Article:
Or rather, Red and Green, as there is an often forgotten Japanese Blue version. Blue was released in Japan later in the same year as Red and Green. It didn’t do as much as third versions of later games do. The idea of Blue was that it would fix glitches, have a mix of Pokemon from the other two versions and, most importantly, make the Pokemon battle sprites look closer to the Ken Sugimori art they’re supposed to be based on.
I get the feeling that Blue’s reason for existing was more for the sake of being the base of the western versions than anything, to be honest. Even the alleged goal of fixing bugs and better visuals didn’t turn out that well, or are we forgetting the infamous MissingNo.?
What did fix many of the bugs and improved the visuals significantly was Yellow. The idea of Yellow was that it was the “Special Pikachu Edition.” It was intended to spend just as much effort improving the experience as it did emulating the smash hit anime.
Yellow drops the choice between Bulbasaur, Squirtle and Charmander, hands you a Pikachu and Blue an Eevee and includes the Team Rocket duo of Jesse and James that were created for the anime. And aside from forcing the player to take a Pikachu as their starter, it is objectively better than Red and Blue, even if it’s only barely due to it still being more or less the exact same game in the vast majority of ways.
Still, the battle sprites are, for the most part, fantastic. While the ones recycled from Red and Blue still have a lot of flaws, such as the overweight Pikachu back sprite the game still uses despite the more anime-accurate front sprite, the battle sprites are almost universally accurate to Sugimori’s art.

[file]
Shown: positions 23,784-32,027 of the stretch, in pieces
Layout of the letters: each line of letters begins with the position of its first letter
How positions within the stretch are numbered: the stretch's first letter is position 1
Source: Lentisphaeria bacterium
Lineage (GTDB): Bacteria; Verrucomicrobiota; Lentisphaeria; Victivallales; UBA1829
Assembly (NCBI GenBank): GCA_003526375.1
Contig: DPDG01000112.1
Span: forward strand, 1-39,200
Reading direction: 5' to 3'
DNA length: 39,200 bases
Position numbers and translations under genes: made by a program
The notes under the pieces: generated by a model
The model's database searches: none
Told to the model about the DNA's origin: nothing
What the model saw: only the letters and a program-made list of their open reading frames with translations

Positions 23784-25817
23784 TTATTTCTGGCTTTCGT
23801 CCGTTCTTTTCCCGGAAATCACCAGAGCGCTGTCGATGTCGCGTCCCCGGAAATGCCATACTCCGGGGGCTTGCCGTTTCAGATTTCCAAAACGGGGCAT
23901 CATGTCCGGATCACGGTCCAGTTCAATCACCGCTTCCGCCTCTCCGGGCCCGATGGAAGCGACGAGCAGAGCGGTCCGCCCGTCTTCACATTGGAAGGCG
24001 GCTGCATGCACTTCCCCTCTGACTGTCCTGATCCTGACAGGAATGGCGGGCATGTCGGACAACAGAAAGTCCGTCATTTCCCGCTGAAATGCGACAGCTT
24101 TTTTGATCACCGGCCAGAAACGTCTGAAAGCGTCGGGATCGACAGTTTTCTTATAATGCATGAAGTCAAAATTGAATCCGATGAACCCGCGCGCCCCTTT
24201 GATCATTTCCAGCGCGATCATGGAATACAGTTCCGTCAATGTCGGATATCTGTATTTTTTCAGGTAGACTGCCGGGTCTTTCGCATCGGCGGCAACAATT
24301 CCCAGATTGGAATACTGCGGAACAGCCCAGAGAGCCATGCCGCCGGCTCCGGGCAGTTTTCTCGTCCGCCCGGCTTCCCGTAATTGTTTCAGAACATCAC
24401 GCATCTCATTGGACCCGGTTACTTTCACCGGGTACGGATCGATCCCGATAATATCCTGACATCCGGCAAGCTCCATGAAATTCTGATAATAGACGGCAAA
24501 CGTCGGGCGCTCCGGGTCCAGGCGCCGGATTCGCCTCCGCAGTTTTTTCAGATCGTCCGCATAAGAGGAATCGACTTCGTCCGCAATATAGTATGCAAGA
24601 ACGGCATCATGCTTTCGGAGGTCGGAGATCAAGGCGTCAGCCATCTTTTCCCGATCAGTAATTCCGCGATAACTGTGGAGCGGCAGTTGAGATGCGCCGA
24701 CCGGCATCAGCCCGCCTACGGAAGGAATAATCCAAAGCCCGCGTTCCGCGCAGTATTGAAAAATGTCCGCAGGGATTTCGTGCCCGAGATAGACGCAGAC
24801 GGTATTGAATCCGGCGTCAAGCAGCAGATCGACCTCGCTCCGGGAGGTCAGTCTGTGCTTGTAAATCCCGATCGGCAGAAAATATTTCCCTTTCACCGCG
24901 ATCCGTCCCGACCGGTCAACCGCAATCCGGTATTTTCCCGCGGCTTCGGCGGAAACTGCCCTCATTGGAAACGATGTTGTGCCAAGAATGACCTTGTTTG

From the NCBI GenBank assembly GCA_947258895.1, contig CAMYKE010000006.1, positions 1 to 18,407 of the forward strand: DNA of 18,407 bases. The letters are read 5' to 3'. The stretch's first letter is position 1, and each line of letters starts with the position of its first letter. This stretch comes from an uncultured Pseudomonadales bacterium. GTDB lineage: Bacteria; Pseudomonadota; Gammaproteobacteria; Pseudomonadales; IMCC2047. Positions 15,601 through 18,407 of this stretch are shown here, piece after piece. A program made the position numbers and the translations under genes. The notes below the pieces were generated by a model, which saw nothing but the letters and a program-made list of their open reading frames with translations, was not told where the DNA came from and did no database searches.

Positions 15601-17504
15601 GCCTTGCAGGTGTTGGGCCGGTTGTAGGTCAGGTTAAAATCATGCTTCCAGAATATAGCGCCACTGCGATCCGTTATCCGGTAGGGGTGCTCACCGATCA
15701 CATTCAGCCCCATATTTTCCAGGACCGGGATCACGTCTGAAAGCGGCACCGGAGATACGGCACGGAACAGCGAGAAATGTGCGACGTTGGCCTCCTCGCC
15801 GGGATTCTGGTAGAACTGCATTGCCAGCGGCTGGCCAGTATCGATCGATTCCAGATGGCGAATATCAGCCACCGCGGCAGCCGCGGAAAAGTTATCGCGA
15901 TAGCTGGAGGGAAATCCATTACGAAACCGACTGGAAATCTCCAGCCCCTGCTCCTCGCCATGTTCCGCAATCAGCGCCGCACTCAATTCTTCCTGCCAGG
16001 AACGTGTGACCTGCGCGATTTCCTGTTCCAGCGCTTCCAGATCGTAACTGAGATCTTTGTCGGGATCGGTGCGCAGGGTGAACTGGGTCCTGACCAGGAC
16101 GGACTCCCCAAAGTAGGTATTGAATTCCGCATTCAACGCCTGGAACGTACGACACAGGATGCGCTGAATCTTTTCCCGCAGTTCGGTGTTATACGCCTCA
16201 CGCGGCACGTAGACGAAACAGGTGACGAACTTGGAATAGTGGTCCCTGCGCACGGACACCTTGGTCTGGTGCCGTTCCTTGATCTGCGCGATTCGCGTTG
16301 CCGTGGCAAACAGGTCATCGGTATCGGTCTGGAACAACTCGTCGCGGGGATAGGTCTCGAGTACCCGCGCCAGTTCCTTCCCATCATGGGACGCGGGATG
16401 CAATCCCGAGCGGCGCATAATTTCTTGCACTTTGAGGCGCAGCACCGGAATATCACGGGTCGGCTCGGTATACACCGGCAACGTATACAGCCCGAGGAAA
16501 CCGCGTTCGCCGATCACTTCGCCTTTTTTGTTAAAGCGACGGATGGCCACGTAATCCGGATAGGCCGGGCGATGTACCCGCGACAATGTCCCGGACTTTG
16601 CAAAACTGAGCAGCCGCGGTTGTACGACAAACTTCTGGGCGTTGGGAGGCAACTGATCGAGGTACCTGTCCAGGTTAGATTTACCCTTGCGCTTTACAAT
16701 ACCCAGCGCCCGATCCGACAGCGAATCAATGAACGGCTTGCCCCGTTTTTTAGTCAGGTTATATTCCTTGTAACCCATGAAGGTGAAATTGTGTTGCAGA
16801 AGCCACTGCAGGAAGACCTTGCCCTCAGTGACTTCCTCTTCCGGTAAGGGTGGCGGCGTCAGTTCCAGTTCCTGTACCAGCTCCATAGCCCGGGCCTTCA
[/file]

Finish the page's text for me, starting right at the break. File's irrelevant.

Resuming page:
Hell, some of the sprites are so good that not only were they recycled for Gold, Silver and Crystal; I could swear that some of them were used in Ruby, Sapphire, FireRed, LeafGreen and Emerald. Were they? Probably not, but it really says something about how nice this game looks compared to its predecessors.
On top of that, the game is in color. The overworld might only have different shades of whatever color the various cities are named after, the battles are in full color and they look spectacular.
And the final improvement is that the challenge level is refined. Red and Blue aren’t hard games by any means, but they were very unbalanced games. Yellow went out of its way to do two things: give the gym leaders teams closer to what they had in the anime and fix the difficulty curve. There’s still the odd random difficulty spike and there’s only so much they could do about Sabrina, but seeing as I’ve literally forgotten to fight her until I was blocked from fighting Giovanni for only having six badges before, there are ways to deal with her.
Yellow was a marked improvement over Red and Blue. It’s still the same game, but in an improved form, save for the removal of choosing your starter (though, as a consolation, you do get to choose what Blue’s Eevee evolves into, based on how well you do in the first and optional second battle with him).
And here we are, two decades later, and the Pokemon franchise is showing no signs of stopping. It’s not the cultural goliath it was in the late 90s, but it’s never left the public eye. From it’s humble beginnings to today, from the greyscale world of the Game Boy to the 3D world of the 3DS, Pokemon is an icon I hope I never see the end of.